Milling is a machining process in which a rotating tool removes material. We place the job in a machine and the milling head then moves around the material to give it the desired shape. This might include grooves or holes in the metal. Using different milling tools and machines, we can machine a wide range of shapes.
Turning is a technique for machining metal jobs. We place the job in a lathe clamp. The clamp rotates at high speed. A cutter is then applied to the job lengthways (axial) and transversal (radial). By adjusting various settings of the machine, such as speed and cutter type, we determine the shape of the end product.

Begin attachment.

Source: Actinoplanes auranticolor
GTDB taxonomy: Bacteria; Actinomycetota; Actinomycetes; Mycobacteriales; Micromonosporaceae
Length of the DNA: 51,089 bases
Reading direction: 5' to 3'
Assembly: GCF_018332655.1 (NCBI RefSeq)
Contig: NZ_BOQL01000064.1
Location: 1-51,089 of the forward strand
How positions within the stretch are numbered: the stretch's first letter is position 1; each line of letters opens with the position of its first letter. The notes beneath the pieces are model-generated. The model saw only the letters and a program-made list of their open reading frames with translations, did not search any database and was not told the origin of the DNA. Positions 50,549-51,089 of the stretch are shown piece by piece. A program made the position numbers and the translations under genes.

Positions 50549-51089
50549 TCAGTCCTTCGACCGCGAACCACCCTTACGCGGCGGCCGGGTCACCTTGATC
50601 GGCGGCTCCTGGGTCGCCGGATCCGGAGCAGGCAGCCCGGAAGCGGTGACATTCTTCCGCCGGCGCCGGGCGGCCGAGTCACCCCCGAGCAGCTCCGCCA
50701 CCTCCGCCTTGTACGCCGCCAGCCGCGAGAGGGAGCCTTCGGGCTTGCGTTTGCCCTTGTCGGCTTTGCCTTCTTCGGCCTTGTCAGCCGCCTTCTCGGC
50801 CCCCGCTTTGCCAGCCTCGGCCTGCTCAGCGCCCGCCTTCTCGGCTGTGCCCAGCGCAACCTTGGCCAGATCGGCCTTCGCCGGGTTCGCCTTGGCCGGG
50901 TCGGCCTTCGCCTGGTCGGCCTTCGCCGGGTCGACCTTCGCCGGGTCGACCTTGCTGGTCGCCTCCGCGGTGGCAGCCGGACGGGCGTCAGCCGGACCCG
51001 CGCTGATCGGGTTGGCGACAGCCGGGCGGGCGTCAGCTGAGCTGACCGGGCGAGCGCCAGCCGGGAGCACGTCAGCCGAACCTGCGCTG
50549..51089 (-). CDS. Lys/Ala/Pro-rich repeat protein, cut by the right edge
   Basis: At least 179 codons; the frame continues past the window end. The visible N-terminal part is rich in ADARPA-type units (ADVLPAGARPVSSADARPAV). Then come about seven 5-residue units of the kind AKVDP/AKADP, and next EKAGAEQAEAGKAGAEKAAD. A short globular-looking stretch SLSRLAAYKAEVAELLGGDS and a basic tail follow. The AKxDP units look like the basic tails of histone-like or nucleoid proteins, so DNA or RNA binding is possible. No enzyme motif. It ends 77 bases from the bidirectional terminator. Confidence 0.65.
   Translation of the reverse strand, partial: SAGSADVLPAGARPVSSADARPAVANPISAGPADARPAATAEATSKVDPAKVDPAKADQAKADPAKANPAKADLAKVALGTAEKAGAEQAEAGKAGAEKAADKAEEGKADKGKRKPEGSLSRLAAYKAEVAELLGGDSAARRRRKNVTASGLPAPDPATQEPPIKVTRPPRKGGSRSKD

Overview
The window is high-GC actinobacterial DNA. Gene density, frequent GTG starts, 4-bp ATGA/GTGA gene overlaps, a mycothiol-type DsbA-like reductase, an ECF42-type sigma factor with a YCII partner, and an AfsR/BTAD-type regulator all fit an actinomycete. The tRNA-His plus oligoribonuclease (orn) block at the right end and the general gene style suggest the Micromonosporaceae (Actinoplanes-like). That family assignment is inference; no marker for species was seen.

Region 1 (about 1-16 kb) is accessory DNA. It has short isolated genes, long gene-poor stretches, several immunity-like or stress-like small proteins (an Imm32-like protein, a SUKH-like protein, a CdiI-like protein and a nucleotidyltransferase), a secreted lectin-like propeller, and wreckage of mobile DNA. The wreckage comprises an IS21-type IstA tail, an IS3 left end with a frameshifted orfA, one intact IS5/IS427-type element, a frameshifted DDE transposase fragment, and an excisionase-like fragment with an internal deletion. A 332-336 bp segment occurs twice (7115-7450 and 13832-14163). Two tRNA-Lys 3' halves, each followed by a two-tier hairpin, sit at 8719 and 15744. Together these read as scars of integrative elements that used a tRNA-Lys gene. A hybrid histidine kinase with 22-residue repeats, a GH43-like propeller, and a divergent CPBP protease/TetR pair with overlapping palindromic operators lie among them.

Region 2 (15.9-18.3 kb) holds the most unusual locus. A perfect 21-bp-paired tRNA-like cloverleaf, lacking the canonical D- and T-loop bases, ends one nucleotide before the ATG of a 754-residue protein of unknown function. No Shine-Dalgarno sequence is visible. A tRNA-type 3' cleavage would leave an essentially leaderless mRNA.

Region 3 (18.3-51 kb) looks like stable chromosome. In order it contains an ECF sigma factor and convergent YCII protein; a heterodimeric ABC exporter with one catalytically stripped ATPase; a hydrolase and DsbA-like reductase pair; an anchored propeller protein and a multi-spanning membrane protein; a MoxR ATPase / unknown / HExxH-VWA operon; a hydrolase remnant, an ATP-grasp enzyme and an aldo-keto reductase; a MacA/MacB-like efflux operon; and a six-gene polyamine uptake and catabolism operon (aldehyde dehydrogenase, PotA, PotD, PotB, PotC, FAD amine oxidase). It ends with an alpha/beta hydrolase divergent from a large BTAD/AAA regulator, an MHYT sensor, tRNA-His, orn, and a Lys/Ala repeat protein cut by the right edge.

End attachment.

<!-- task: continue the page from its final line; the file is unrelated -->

We use grinding if a metal surface needs to be machined very precisely. We use a grinding disc for this. When the grinding disc touches the job, the cutting edges ensure that a very small amount of material is removed. We roughly distinguish between two grinding techniques, surface grinding and cylindrical grinding. Surface grinding is similar to milling. The grinding disc moves with the rotation axis parallel to the surface being machined. Cylindrical grinding can be compared to turning, the key difference being that the rotation of the grinding disc is the main movement and the rotary motion of the job is the feed movement.
You use grinding if:
● high precision is required;
● a certain surface quality is required;
● the material is very hard;
● the permissible machining forces are low;
● the layer to be removed is very thin.